Rod Dreher, writing on National Review Online, lavishes praise on the ultimatum speech delivered by George Bush on Saint Patrick’s Day.
Although Dreher notes seven “high points,” only three will be considered here. (“High points” is in quotes because it is as sensible to look for high points in Bush’s speech as it is to look for high points in cheerleading. As with cheerleading, Bush’s speeches tend to be thoughtless repetitions of mantras and incantations designed to sound pleasing to the foolish. But I digress).
First, Dreher quotes Mr Bush to the effect that: ‘Instead of drifting along toward tragedy, we will set a course for safety. … This danger will be removed.’ Dreher adds that: “America is not going to sit around waiting to be hit again; we’re going to do something about it.”
To which one can only respond: do something about what? It is not at all clear.
Worse, assuming for the sake of argument that Iraq poses a danger to the citizens of the United States, will an invasion of Iraq produce “safety” for American citizens? If anything, it appears that an invasion will make Americans more despised – and thereby more likely to be subject to terrorist attacks.
Second, Dreher writes that: “America is coming not as the conqueror of the Iraqi people, but as their liberator.”
Puh-lease. Unless I missed it (and I have not), there have been no requests by massive numbers of Iraqis (that democracy thing, you recall) for the Bush Administration to replace the Iraqi government.
Indeed, in a debate held March 13 between students at Davidson College in North Carolina and at the University of Baghdad, the Iraqi students were clearly unhappy at the notion of the United States generously proposing to “give” the Iraqis a new government.
As one female Iraqi student stated with regard to Iraqi views of social change:
Yes, there are things we want to change. I, for example, would like to see cleaner streets. But right now, were focusing on major changes. We’re focusing on a war, we’re focusing on surviving a blockade. It’s just like when the tragedy of 9/11 happened, you stopped criticizing the government, you stopped criticizing everything in general. It was a crisis. And that’s exactly what we have right now.
How odd. How would Americans feel about a Chinese proposal to “give” America a new constitution? Except for those persons who are complete and total collaborationists, one imagines that most Americans would be angry at such an idea.
The United States, then, cannot reasonably claim to be “liberating” the Iraqi people.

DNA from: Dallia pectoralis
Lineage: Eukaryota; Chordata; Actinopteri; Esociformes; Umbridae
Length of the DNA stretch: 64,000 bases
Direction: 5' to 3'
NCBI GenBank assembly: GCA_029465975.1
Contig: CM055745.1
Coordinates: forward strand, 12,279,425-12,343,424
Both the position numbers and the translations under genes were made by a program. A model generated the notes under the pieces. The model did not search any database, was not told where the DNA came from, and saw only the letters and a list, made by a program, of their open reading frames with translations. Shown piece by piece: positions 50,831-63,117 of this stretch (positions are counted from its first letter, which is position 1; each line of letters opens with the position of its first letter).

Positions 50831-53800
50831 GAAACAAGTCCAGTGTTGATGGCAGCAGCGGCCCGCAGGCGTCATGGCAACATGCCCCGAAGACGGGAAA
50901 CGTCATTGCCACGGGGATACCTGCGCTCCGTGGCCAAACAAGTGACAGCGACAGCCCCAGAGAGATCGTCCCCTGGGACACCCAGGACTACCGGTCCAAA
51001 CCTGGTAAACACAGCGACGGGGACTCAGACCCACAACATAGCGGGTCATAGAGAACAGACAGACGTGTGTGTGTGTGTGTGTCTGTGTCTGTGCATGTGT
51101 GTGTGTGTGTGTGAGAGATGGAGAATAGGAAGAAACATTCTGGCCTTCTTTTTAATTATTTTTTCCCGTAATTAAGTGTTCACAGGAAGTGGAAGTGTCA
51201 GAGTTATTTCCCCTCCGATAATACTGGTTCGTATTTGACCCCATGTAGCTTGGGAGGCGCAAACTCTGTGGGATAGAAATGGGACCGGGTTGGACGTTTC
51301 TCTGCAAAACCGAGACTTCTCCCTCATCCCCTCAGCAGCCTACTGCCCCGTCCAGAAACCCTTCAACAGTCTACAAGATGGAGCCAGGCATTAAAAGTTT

Finally, Dreher closed with the following (Mr Bush’s words are in single quotation marks):
Given the realities of the world we live in today, there is more risk in not acting against tyrants like Saddam than in acting. The president recalled the 9/11 surprise attacks, and said that given the existence of [weapons of mass destruction], ‘a policy of appeasement can bring forth a destruction of a kind never before seen on this earth.’ America’s enemies today don’t play by the old rules. ‘Responding to those enemies only after they have struck first is not self-defense; it is suicide.’ (I hope the Pope was listening to that.)
How does one quantify the risk of invading Iraq against the risk of not invading Iraq? Although Mr Dreher does not explain, it would seem that we must balance: (a) the prospect of reasonably certain, long-lasting hatred of the United States in the Arab world, and the significantly increased potential to encourage future terrorist acts against Americans; against (b) the hypothetical possibility that Iraq might attack the United States in some way.
In which case, the risks of invading do not outweigh the risks of pursuing peaceful resolution.
Moreover, how does Mr Bush distinguish between: (a) legitimate self-defense; and (b) suicidal self-defense? Or is it always suicidal to defend against an attack after one is actually attacked? If so, then to not hit first is to commit suicide. Pretzel logic, anyone?
One wonders why, although North Korea appears to have nuclear weapons capable of reaching California, Mr Bush is not preparing to invade North Korea, if waiting until one is attacked is “suicidal.”
Also, Messrs Bush and Dreher fail to explain what it would mean to “appease” Saddam Hussein. Has he made any demands on the United States, or on neighboring countries, for territory? There is no contemporary Neville Chamberlain, dear sirs. There is a difference between: (a) not attacking Iraq militarily; and (b) appeasing Iraq.
As for Mr Dreher’s comment about the Pope, I am willing to bet that John Paul II listened to the words of the successor to John Hanson. I cannot imagine, however, that the Pontiff could have been impressed.
Mr. Dieteman [send him mail] is an attorney in Erie, Pennsylvania, and a PhD candidate in philosophy at The Catholic University of America.
© 2003 David Dieteman